February 12, 2016
We left Westport promptly at 8 am and proceeded inland through farm country along a river. Gradually we reached the mountains as we headed east once more. The mountains are not too formidable in the northern part of the South Island. We eventually turned north and Peggy declined the chance to bungee jump once more at Buller Gorge. As we headed up the Motueka Valley we realized that New Zealand is more than sheep and cows. Fruit trees, hops, grapes and vegetable crops festooned the road. It was enjoyable driving through tiny villages like Korere, Motopiku, Mararewa, Tapawere, Staley Brook and finally Woodstock. All were similar but unique to the residents. The climate is mild year round and always green. I guess you might say idyllic.
We finally reached Tasman Bay at the northern end of the South Island. We were back in tourist area as folks flock to the Abel Tasman National Park. We found a picnic spot on the beach at Kaiteriteri and stuck our feet in the water. There is no road through the National Park so we headed over Takata Hill Scenic Drive. There are over 350 turns in 17 km. It is kind of like an extended drive up Big Hill Road but with no pot holes. We stopped at a short trail to a lookout. The trail was covered with Karst that had been magically eroded by rain and wind. I hope the pictures capture their essence. I thought the drive was easy. Our flat land, Massachusetts friend was freaking out. We made it and reached the cute little town of Takaka. It sounds Japanese but it is not.
We reached our isolated beach front lodging after driving through Takaka and Rangihaeata. I have included the names so the reader can get an idea of what the driver, passenger conversations are like as we try to pronounce the unpronounceable and read the signs. We managed to find the gravel road that led to our place for the night. The dog Lucy greeted us along with the mother in law who was handling the chores. The rooms are wonderful and you just need to cross the large lawn to reach the beach. It was high tide when we got here and the beach was only a few feet wide. I still managed to find a vertebrae from a small whale. Our host was not home so we went to town.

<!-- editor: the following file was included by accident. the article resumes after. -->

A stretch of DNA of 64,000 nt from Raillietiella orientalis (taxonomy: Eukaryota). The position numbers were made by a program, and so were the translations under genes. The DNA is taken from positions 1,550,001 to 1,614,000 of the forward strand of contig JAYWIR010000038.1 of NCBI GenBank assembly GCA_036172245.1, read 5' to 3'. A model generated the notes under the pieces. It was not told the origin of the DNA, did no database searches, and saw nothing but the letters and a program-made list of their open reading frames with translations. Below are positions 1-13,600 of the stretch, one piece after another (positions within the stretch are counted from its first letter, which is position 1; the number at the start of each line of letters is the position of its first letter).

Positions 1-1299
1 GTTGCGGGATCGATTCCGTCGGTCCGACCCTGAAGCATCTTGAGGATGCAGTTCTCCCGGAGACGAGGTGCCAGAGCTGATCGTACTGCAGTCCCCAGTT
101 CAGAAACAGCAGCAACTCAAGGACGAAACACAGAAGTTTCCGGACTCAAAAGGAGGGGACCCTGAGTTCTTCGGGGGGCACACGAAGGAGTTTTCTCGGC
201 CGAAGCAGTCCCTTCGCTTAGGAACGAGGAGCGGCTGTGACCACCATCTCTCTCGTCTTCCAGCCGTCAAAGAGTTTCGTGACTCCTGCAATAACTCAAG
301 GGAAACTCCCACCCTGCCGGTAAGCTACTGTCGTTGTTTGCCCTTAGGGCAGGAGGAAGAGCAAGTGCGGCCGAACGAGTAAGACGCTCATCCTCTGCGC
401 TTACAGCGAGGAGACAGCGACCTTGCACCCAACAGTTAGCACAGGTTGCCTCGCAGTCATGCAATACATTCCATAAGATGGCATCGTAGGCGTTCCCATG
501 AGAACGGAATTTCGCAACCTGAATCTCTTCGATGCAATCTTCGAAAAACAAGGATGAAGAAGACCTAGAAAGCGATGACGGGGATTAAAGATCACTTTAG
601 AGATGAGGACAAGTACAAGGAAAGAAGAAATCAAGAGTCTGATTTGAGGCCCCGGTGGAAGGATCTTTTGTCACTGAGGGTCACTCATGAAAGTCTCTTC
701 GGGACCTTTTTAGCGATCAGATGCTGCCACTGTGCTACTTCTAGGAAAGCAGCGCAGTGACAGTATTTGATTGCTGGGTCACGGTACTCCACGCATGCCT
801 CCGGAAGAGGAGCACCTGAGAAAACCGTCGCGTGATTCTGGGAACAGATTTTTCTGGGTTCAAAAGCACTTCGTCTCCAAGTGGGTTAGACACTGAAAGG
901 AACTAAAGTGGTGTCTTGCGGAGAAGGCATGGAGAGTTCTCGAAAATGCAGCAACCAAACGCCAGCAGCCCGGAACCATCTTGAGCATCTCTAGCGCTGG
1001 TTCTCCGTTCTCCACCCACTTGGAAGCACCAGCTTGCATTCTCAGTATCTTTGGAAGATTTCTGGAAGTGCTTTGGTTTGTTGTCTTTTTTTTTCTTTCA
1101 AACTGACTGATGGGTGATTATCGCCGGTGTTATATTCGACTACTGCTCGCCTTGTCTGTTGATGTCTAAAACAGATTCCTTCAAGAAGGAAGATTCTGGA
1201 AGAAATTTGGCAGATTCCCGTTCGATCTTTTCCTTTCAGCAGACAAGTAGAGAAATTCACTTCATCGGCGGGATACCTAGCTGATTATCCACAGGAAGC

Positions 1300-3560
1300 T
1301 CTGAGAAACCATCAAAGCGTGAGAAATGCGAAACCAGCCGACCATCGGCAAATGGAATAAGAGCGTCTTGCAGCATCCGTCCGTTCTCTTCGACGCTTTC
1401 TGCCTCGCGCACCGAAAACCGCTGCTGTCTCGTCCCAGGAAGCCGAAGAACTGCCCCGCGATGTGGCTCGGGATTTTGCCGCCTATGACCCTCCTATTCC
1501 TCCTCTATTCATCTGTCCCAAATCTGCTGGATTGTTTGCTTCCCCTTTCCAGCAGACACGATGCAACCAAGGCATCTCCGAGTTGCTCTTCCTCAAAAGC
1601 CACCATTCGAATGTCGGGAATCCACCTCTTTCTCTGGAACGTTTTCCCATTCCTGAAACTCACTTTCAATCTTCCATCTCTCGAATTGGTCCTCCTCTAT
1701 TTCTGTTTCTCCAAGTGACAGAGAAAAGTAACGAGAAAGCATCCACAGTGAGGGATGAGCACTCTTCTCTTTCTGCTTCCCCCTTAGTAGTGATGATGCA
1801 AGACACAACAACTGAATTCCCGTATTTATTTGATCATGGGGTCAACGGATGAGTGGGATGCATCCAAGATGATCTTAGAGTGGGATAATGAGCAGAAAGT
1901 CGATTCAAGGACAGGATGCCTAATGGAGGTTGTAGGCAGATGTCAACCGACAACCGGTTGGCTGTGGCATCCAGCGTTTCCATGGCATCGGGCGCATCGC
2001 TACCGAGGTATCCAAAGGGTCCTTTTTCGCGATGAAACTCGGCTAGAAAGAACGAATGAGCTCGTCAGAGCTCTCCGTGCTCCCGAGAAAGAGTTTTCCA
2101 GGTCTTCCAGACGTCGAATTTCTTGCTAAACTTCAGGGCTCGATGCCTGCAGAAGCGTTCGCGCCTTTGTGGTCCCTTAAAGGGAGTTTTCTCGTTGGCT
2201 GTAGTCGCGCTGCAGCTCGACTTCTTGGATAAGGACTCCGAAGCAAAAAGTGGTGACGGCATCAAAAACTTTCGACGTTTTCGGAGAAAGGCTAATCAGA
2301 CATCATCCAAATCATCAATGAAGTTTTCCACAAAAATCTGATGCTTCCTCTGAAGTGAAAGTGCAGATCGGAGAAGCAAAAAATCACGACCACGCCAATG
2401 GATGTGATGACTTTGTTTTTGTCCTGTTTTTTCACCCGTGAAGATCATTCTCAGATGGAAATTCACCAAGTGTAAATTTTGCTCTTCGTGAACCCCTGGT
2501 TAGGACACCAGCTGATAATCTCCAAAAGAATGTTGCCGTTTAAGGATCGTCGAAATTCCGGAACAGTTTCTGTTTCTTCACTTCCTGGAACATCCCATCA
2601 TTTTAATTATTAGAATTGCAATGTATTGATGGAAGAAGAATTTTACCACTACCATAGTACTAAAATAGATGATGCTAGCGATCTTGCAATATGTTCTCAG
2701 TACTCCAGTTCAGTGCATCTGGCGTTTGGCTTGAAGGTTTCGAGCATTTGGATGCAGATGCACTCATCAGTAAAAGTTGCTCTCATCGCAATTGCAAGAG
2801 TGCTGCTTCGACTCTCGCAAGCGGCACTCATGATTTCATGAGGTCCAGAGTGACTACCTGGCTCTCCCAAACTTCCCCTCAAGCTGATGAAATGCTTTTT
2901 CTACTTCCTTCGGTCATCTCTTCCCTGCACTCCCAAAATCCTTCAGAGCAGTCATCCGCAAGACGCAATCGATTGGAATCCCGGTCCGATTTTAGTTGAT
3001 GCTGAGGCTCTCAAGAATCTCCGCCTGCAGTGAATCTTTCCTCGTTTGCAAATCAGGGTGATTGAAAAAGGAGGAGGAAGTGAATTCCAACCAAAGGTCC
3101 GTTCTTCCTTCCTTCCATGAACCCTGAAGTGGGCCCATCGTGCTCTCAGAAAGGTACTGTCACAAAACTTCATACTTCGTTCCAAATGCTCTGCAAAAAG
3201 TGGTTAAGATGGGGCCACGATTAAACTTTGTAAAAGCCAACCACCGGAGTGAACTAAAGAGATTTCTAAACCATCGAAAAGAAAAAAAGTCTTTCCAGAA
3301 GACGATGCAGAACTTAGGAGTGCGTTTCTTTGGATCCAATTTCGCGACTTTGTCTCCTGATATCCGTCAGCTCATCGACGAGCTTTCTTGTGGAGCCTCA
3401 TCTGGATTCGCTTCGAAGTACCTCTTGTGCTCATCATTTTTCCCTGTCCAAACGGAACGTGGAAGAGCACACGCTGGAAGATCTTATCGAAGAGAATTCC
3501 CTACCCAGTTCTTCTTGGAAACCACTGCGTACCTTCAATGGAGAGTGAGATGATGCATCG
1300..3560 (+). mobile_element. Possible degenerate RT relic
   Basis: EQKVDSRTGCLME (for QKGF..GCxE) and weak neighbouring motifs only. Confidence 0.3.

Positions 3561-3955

We found salmon for the barbecue and some local Marlborough Sauvignon Blanc and other necessities. We visited a local scenic spot known as the Grove. it contained incredible rocks and jungle vines and trees. We wandered through a phantasmagorical environment for an hour. Plenty of pictures of rocks and vines. We finally returned to our place by the bay. The tide was heading out leaving hundreds of yards of shells and silty sand. My idea of using the kayaks went bust since we would have had to drag them about a mile to the water. Maybe tomorrow when the tide is in.
Obviously we get to see many different types of accommodations. This is the best so far. We have our private patio and cooking area along with a full kitchen inside. The two bedrooms work perfectly for us. Everything is modern and the setting is magnificent. The innkeeper is a high school math teacher with the nickname of Buddha. His bald pate explains it all. He bought the place a couple years ago and always has his three rooms full during the season. He has four kids and this is a big part of his retirement planning. He is making some great moves. Very enjoyable and personable chap.
We wandered across the mud flats now that the tide is out. Lots of Oyster Catcher birds and some Stilts. There were zillions of clam shells. The water is shallow and warm. We plan to explore in the morning before leaving. The farmed King Salmon is cooking and Lucy the dog is hoping for a taste.